The complexity of hospitality unraveled
Often I hear: “How hard can it be to be hospitable, friendly, attentive and polite?” Yes, … how hard can it be? Sometimes people say to me that hospitality is in my veins and the way that I express it is like my second nature. What a nice compliment.
Why is it so complex to express hospitality every day?
In order to get an answer, we have to understand the following: Behavior/ Skills and Values / Beliefs. Concepts of the ‘Neurological levels‘ of Robert Dilts, based on “Steps to an Ecology of Mind‘ by anthropologist Gregory Bateson.
Behavior is what everyone can see of you, on the outside. How you talk, what you say, how you look, how you laugh, how you move, run, and so on. So behavior is on the outside. If people have a judgment, they often judge others by their behavior. Because that’s the only thing we can see from a person. Apart from the fact whether this observation is objective, or not.
That’s why real hosts and hostesses make a big difference every day.
Our behavior is guided by our skills; the things we think that we are good in. People can see (or think they can see) whether you are good at a particular skill. For example, opening a bottle of wine with a sommelier knife, pour a good glass of beer from the tap, walking with a full tray. Also climbing, accounting, photography, painting, carpentry are skills. The question is: is being hosptitable a behavior or a skill? The answer is two times Nay!
The way you bring out your behaviors and skills is guided by our values and beliefs. Values are those things that you find valuable or important in life. For example, a value can be: “I want to surprise people” or “I want to entertain people.” An accountant may think that it is important that all figures are correct. Values are described in a positive way and are context-sensitive.
Beliefs are those things that you are convinced of. If we get bogged down in political discussions, we talk from out of our values and beliefs. Beliefs are also the things that you are convinced about yourself. For example that you are convinced that you’re good at something. Or the belief that you can give people a hospitable treat.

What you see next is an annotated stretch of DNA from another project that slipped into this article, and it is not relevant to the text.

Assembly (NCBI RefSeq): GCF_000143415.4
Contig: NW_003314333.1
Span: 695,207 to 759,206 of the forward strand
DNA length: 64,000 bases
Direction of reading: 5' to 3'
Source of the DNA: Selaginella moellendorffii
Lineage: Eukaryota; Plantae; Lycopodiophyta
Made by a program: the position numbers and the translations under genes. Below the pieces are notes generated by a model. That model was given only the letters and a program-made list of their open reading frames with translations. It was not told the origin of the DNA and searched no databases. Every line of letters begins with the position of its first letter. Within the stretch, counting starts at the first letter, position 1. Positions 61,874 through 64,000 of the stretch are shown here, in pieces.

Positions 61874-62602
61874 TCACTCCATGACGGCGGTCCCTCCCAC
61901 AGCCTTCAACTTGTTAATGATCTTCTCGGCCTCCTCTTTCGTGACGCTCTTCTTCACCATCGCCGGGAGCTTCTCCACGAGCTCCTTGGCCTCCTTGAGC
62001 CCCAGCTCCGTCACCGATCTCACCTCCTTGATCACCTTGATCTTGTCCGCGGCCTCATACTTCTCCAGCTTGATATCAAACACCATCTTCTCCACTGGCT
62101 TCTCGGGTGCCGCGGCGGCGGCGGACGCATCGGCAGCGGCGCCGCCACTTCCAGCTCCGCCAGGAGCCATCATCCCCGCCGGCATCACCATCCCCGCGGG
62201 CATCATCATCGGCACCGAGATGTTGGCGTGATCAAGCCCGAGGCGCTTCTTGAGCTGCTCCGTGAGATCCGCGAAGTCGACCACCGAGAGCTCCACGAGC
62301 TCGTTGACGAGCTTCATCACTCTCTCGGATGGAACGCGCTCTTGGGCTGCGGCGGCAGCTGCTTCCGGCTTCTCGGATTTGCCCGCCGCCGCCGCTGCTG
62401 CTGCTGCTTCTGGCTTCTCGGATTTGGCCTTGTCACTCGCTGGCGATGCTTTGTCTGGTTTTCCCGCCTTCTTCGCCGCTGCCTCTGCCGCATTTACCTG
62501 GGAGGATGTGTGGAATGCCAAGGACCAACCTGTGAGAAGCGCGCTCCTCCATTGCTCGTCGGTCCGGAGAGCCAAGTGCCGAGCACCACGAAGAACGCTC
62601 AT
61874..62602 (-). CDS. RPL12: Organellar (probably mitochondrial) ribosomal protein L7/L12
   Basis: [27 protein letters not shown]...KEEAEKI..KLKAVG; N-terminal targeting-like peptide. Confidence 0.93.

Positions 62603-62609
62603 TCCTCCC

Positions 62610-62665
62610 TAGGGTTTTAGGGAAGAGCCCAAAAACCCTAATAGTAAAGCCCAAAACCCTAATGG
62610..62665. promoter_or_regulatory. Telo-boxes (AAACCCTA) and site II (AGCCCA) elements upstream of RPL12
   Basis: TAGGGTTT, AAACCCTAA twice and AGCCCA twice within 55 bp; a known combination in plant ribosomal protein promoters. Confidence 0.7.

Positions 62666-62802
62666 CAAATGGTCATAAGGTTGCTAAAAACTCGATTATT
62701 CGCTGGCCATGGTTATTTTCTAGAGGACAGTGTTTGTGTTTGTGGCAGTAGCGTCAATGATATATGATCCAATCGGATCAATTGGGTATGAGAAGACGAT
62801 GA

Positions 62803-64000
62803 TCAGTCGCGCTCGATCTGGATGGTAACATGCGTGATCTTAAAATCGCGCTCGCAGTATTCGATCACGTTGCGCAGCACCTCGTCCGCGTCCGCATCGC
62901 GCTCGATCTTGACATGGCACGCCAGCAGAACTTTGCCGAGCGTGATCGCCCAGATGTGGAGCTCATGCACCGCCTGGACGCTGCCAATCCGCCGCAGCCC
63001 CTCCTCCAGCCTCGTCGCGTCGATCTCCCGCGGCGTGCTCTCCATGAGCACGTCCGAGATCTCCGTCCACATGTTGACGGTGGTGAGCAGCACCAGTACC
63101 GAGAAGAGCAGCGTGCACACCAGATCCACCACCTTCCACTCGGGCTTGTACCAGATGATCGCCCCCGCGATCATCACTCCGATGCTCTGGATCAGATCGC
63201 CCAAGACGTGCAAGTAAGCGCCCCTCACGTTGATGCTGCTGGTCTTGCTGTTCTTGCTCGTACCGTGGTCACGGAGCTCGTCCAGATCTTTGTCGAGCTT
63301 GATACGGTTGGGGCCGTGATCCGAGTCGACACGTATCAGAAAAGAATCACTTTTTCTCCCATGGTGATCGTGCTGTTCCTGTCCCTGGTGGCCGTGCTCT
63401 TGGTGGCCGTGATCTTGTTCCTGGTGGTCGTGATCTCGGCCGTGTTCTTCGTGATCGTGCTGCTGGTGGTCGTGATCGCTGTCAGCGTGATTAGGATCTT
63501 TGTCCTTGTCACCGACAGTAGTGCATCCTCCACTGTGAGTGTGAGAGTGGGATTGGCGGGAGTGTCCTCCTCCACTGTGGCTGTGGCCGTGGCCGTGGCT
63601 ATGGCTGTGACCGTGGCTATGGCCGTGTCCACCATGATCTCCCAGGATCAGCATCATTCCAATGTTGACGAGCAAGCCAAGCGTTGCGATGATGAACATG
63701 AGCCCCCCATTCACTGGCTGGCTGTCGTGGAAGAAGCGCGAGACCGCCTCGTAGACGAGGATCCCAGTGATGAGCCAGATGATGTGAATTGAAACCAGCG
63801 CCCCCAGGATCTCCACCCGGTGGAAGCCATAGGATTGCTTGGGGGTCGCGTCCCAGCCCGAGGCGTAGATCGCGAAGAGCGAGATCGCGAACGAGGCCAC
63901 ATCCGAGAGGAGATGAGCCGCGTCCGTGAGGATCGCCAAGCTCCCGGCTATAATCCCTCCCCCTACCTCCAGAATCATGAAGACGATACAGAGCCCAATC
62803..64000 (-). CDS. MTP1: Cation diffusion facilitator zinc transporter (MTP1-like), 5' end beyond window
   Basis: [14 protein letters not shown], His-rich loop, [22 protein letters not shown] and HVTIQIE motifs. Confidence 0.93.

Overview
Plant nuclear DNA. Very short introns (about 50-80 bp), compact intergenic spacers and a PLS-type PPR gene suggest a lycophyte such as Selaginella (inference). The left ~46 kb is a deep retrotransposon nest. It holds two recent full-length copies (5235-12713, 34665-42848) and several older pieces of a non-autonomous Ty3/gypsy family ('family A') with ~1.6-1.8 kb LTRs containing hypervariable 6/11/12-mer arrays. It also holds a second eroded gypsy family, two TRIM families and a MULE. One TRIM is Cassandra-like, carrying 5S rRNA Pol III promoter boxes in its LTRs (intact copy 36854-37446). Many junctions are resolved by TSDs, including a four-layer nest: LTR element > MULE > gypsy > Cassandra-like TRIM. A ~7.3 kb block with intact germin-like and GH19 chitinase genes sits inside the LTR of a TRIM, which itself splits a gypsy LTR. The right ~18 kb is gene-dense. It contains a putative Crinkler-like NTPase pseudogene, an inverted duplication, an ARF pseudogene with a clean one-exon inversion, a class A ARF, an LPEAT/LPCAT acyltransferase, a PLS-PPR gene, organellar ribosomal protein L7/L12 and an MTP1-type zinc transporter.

Outer and inner world
There where you can see behavior and skills on the outside of a person, values and beliefs are in the inner world of people. These unconscious processes are controlled by somebody’s identity. When it comes to being hospitable, certain values and beliefs are important to have. Students who have a job in the hospitality industry may find it important to receive their salary and good tips. And not primarily “giving people an unforgettable evening”. As a manager it is important to recognize this and give students a proper training and daily coaching, based on the values and beliefs of the company.
The big difference
Being hospitable is not based on behavior or skills. That’s is the result or outcome of what we see, hear and experience outside of a person or company. Laugh, making people feel welcome with exclusive attention, comes from within. That is why real hosts and hostesses make a big difference every day, bind people, encouraging others and often operate on important positions.
For that reason we use at Mind Your Guest the term ‘hospitable’ instead of ‘hospitality’. Because a person is hospitable or not. An organization is hospitable or not. It is black or white. A person or a company cannot be a little bit hospitable. The term ‘hospitable’ can be placed at the level of identity located at the neurological levels. This level is important in controlling the levels of values and beliefs.
But, I’m not a hospitable person!
If you feel that you’re not a hospitable person, don’t be afraid, because a lot of people are not hospitable. If you know that you’re not hospitable, make sure that you don’t choose a profession where contact with clients, guests or passengers are important.
Are you enthusiastic about this story and do you want to know more about having great successes for your company with hospitality, service and quality, please read about the Model of Attention® developed by Mind Your Guest. A model that is now being embraced internationally and used in various industries.
With valuable regards,
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